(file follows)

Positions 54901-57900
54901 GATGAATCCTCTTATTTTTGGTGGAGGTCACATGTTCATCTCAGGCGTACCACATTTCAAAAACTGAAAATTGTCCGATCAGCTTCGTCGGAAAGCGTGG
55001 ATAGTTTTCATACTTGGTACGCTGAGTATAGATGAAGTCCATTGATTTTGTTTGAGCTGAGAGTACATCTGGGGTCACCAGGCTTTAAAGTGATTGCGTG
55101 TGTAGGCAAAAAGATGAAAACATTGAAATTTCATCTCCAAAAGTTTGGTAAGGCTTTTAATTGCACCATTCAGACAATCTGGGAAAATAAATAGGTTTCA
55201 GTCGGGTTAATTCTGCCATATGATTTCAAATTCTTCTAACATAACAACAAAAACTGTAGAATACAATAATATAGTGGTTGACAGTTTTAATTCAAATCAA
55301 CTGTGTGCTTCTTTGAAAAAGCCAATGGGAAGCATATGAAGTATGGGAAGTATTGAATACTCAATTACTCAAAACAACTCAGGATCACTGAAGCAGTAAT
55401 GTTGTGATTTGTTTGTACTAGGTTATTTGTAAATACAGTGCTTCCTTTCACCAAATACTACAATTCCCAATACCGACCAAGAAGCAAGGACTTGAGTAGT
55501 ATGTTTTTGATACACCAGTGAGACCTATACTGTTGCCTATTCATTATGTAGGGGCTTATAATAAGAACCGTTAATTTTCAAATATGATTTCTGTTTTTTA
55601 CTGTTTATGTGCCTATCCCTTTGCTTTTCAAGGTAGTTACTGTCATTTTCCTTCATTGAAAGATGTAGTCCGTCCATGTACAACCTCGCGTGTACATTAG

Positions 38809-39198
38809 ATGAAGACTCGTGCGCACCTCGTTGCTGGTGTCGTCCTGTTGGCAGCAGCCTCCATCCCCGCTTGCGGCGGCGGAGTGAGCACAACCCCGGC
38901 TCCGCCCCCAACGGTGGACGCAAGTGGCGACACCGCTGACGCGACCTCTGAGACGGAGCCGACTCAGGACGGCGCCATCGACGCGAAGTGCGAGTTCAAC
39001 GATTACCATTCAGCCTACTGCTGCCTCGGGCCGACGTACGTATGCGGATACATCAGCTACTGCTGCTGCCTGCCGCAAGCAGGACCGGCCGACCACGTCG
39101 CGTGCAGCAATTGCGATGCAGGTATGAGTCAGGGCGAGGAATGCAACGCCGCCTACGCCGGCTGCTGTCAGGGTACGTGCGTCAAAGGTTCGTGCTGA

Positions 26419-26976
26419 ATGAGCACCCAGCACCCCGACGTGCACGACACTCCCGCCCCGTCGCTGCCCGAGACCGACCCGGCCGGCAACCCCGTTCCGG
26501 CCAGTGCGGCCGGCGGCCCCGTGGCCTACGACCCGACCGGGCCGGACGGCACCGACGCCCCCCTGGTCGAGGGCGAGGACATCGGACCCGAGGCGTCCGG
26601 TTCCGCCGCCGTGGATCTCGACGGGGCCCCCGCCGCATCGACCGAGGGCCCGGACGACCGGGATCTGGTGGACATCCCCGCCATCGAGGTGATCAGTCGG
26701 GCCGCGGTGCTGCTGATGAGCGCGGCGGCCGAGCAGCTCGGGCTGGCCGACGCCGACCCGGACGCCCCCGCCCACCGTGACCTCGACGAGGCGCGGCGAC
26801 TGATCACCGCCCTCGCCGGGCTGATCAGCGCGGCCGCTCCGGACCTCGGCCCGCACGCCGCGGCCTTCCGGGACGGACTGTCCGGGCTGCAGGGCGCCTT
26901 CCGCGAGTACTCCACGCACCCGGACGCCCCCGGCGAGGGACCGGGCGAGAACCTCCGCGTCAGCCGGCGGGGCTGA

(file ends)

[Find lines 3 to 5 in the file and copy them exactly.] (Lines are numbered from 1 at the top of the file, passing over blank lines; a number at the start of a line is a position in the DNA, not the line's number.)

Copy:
55001 ATAGTTTTCATACTTGGTACGCTGAGTATAGATGAAGTCCATTGATTTTGTTTGAGCTGAGAGTACATCTGGGGTCACCAGGCTTTAAAGTGATTGCGTG
55101 TGTAGGCAAAAAGATGAAAACATTGAAATTTCATCTCCAAAAGTTTGGTAAGGCTTTTAATTGCACCATTCAGACAATCTGGGAAAATAAATAGGTTTCA
55201 GTCGGGTTAATTCTGCCATATGATTTCAAATTCTTCTAACATAACAACAAAAACTGTAGAATACAATAATATAGTGGTTGACAGTTTTAATTCAAATCAA